Seeing Familiar Concepts in a Different Light

Since Treble-Down Tonality is a thing, however ancient or obscure it may be, it pays to revisit some of the fundamental areas of Modern Music Theory and not only reexamine them, but to also give them a facelift- for example, Musical Function, and the contrast between Consonance and Dissonance, which I cover in more detail here and here respectively. In the context of Mircotonality, it is perhaps all the more important that we do this even as we bring new concepts to the table in order to build scales and make good music with them. While it shouldn't be surprising that among the things that need to be reevaluated is the direction of chord construction as this aspect is literally the basis for the terms "Bass-Up" and "Treble-Down", among the things that also need to be reevaluated are the roles of the Bass and Treble, and how direction of construction affects chord progressions.

While in Modern Western Music theory and in Bass-Up tonality in general, the Bass largely plays the role of accompaniment, playing host to chords and the occasional countermelody as the Treble plays host to the melody, these roles are actually reversed in Treble-Down Tonality. This has the effect of switching the roles of numerous instruments, including various percussion instruments, therefore, the roles of Bass and Treble need to be seen as dependant on the tonality's direction of construction. Furthermore, one needs to be mindful of the fact that the way individual pitches are stacked together to make chords is also affected dramatically by the difference between Treble-Down Tonality and Bass-Up Tonality- specifically of the fact that while in Modern Western Music theory starts with the lower pitches and adds progressively higher pitches on top to make chords- hence the term "Bass-Up Tonality", Treble-Down tonality, as per the name, sees one start with the higher pitches and add progressively lower pitches underneath. I should point out that the same types of intervals that are stacked in Bass-Up tonality are the same types of intervals that are stacked in Treble-Down Tonality, and they are even stacked in the same order- however, due to the direction of chord construction being different between Bass-Up tonality and Treble-Down tonality, this results in the chords having different shapes, and even where Treble-Down chords sound identical to Bass-Up chords, the Treble-Down and Bass-Up chords have different names due to being constructed differently, and having different follow-ups in chord progression.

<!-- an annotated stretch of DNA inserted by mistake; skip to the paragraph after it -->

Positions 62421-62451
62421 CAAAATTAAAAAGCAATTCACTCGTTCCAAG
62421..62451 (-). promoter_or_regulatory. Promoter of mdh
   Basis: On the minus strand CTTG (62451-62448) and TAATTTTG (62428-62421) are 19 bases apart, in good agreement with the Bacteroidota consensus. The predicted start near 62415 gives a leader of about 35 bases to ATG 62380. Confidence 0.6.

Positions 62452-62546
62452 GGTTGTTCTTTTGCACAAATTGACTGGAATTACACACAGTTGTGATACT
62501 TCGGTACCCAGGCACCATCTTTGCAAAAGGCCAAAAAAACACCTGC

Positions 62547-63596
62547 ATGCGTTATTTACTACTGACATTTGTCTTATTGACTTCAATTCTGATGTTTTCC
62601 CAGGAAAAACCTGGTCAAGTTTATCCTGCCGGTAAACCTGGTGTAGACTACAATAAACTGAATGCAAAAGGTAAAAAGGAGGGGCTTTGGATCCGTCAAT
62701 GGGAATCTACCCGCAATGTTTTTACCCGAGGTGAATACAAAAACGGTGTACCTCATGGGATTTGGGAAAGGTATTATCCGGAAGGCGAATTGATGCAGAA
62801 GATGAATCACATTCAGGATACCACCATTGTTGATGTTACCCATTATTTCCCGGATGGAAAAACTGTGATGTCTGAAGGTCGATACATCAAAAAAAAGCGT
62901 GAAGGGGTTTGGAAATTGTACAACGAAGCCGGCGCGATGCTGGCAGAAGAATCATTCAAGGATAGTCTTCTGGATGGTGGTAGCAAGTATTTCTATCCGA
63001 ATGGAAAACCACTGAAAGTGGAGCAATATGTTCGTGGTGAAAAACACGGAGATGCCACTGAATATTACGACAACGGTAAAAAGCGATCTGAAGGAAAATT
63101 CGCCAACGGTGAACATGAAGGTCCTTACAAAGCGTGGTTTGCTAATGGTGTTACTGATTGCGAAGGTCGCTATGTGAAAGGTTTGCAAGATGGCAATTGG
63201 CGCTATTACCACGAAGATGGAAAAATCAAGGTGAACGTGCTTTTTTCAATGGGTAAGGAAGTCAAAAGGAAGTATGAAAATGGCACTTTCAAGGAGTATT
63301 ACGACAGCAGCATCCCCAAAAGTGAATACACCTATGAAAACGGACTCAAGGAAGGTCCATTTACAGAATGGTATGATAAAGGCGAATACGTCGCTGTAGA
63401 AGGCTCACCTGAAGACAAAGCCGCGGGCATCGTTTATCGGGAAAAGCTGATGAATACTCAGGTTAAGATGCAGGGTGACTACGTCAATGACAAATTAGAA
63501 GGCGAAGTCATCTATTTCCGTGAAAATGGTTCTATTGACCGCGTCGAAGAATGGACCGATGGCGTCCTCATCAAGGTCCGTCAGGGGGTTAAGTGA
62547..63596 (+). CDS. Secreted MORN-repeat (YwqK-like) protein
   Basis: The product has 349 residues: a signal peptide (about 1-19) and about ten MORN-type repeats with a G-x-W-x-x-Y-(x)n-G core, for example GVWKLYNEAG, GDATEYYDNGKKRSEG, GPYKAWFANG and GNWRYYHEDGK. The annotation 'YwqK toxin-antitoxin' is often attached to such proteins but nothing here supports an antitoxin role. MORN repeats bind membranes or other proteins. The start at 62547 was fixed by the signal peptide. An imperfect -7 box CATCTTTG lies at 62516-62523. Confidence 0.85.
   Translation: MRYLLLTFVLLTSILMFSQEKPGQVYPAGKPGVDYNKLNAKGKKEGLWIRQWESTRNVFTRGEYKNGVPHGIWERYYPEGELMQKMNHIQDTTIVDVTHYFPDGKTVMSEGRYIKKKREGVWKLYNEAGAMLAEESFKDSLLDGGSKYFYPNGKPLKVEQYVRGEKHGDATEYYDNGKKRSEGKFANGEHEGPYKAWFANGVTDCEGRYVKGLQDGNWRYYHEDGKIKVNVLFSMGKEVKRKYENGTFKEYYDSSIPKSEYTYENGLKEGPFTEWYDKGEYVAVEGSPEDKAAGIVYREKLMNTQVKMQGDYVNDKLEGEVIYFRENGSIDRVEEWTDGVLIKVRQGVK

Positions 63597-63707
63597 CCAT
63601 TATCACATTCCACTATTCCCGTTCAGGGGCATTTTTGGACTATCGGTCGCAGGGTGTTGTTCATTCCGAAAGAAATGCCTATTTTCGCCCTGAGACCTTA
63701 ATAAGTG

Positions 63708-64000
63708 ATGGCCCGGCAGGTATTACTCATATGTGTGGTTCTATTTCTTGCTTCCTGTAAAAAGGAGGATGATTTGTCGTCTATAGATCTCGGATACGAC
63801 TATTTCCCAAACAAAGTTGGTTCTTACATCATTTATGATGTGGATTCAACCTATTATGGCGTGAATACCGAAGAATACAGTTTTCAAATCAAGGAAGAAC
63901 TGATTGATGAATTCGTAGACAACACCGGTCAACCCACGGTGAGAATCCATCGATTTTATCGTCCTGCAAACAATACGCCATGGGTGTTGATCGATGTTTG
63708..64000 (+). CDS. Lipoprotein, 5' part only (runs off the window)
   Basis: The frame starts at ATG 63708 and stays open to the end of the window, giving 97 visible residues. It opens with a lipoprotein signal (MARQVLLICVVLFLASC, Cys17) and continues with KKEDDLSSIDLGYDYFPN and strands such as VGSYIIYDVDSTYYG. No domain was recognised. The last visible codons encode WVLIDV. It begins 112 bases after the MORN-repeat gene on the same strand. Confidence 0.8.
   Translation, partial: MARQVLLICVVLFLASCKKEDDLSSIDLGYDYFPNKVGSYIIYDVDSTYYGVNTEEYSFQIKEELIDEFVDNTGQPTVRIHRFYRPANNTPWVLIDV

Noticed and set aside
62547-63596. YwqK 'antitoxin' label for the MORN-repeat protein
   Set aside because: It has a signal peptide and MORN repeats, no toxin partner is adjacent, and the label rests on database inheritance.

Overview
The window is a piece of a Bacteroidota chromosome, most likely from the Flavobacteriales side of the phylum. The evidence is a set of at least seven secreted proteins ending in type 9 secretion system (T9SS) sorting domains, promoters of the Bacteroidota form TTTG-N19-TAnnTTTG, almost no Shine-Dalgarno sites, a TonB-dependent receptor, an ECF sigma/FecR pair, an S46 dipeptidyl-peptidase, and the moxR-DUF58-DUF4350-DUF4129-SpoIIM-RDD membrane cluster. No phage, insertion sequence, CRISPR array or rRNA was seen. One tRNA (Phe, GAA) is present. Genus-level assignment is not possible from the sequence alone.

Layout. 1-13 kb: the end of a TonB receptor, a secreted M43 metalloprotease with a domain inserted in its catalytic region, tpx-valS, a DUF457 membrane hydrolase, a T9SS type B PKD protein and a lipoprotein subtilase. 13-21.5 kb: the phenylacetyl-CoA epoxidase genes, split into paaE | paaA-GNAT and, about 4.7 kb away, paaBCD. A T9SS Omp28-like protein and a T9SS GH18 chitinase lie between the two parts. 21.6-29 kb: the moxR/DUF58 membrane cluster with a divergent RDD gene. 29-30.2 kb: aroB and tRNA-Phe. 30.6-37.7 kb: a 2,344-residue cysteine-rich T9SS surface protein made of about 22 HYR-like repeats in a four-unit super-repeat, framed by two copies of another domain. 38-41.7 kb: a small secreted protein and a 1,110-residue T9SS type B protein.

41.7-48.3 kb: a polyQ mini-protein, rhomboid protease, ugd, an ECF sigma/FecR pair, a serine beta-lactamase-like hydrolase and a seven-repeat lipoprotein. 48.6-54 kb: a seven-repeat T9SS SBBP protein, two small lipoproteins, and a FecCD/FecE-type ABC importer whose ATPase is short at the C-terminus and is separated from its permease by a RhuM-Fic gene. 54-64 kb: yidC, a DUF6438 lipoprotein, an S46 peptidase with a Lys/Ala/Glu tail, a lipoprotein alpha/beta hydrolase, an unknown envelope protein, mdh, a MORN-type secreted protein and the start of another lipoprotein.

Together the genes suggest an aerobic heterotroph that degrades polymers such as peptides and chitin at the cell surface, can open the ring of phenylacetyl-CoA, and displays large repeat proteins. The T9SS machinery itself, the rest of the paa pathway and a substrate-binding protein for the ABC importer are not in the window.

Take for example a chord consisting of the notes F-Natural, A-Flat and C-Natural. This would be immediately recognizable as an F-Minor triad in Bass-Up tonality, and octave reduplication of the root would thus mean a second F-Natural is placed above the C-Natural. However, in Treble-Down Tonality, this same triad would actually be a C-Antimajor triad, as the interval pattern starting from the top note, C-Natural, is the same as that of the corresponding C-Major, with a major third interval between the first and fifth of the chord, and a minor third between the third and the fifth, and furthermore, when one wants to reduplicate the root for a C-Antimajor chord, one would add a second C-Natrual below the F-Natural. Just in reduplicating the root of the chord, the otherwise identical F-Minor and C-Antimajor triads can be differentiated. When one wants to add say a major seventh to these two triads, the results differ again due to the direction of construction. In this case, the F-Minor triad would see an E-Natural added above the C-Natural to create a F-Minor Major Seventh chord, while adding a major seventh to the C-Antimajor triad would result in adding a D-Flat below the F-Natural, with the resulting chord- a C-Antimajor-Seventh chord- sounding identical to a D-Flat Major Seventh chord when octave reduplication of the root is not present. When octave reduplication of the root is present for a C-Antimajor-Seventh chord, one will immediately think of this chord as dissonant because of the clash between the Seventh and the octave reduplicated root, however, the Antimajor-Seventh chord actually functions as the Treble-Down counterpart to the Major-Seventh chord, and thus, the Antimajor-Seventh chord is more properly considered a consonance of the same caliber as it's Bass-Up counterpart despite the dissonance in the bass. I can already anticipate someone asking why these two chords have similar follow-ups when they sound so different to the ear, and the answer to that is that in both Bass-Up tonality and Treble-Down tonality, dissonant intervals close to the main iteration of the chord root are dispreferred, and are analysed as dissonances that need to be resolved.